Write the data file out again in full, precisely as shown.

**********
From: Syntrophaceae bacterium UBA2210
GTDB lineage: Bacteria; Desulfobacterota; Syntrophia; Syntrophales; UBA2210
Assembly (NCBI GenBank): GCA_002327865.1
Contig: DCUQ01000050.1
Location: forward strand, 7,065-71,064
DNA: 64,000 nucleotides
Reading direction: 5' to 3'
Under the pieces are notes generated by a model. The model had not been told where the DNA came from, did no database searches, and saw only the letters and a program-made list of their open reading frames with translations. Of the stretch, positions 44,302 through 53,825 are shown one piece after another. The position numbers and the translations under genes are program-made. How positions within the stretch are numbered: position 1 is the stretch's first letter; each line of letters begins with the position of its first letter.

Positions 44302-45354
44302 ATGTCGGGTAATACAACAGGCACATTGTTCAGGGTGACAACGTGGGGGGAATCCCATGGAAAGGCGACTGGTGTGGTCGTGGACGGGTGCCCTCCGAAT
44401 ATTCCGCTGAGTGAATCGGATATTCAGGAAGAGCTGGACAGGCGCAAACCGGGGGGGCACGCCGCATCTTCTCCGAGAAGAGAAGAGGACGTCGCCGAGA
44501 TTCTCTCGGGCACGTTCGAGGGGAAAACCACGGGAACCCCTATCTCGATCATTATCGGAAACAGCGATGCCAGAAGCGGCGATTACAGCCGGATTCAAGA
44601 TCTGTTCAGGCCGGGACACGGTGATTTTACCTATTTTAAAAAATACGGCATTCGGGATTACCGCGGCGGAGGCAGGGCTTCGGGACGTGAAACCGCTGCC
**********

From: Syntrophaceae bacterium UBA2210
GTDB lineage: Bacteria; Desulfobacterota; Syntrophia; Syntrophales; UBA2210
Assembly (NCBI GenBank): GCA_002327865.1
Contig: DCUQ01000050.1
Location: forward strand, 7,065-71,064
DNA: 64,000 nucleotides
Reading direction: 5' to 3'
Under the pieces are notes generated by a model. The model had not been told where the DNA came from, did no database searches, and saw only the letters and a program-made list of their open reading frames with translations. Of the stretch, positions 44,302 through 53,825 are shown one piece after another. The position numbers and the translations under genes are program-made. How positions within the stretch are numbered: position 1 is the stretch's first letter; each line of letters begins with the position of its first letter.

Positions 44302-45354
44302 ATGTCGGGTAATACAACAGGCACATTGTTCAGGGTGACAACGTGGGGGGAATCCCATGGAAAGGCGACTGGTGTGGTCGTGGACGGGTGCCCTCCGAAT
44401 ATTCCGCTGAGTGAATCGGATATTCAGGAAGAGCTGGACAGGCGCAAACCGGGGGGGCACGCCGCATCTTCTCCGAGAAGAGAAGAGGACGTCGCCGAGA
44501 TTCTCTCGGGCACGTTCGAGGGGAAAACCACGGGAACCCCTATCTCGATCATTATCGGAAACAGCGATGCCAGAAGCGGCGATTACAGCCGGATTCAAGA
44601 TCTGTTCAGGCCGGGACACGGTGATTTTACCTATTTTAAAAAATACGGCATTCGGGATTACCGCGGCGGAGGCAGGGCTTCGGGACGTGAAACCGCTGCC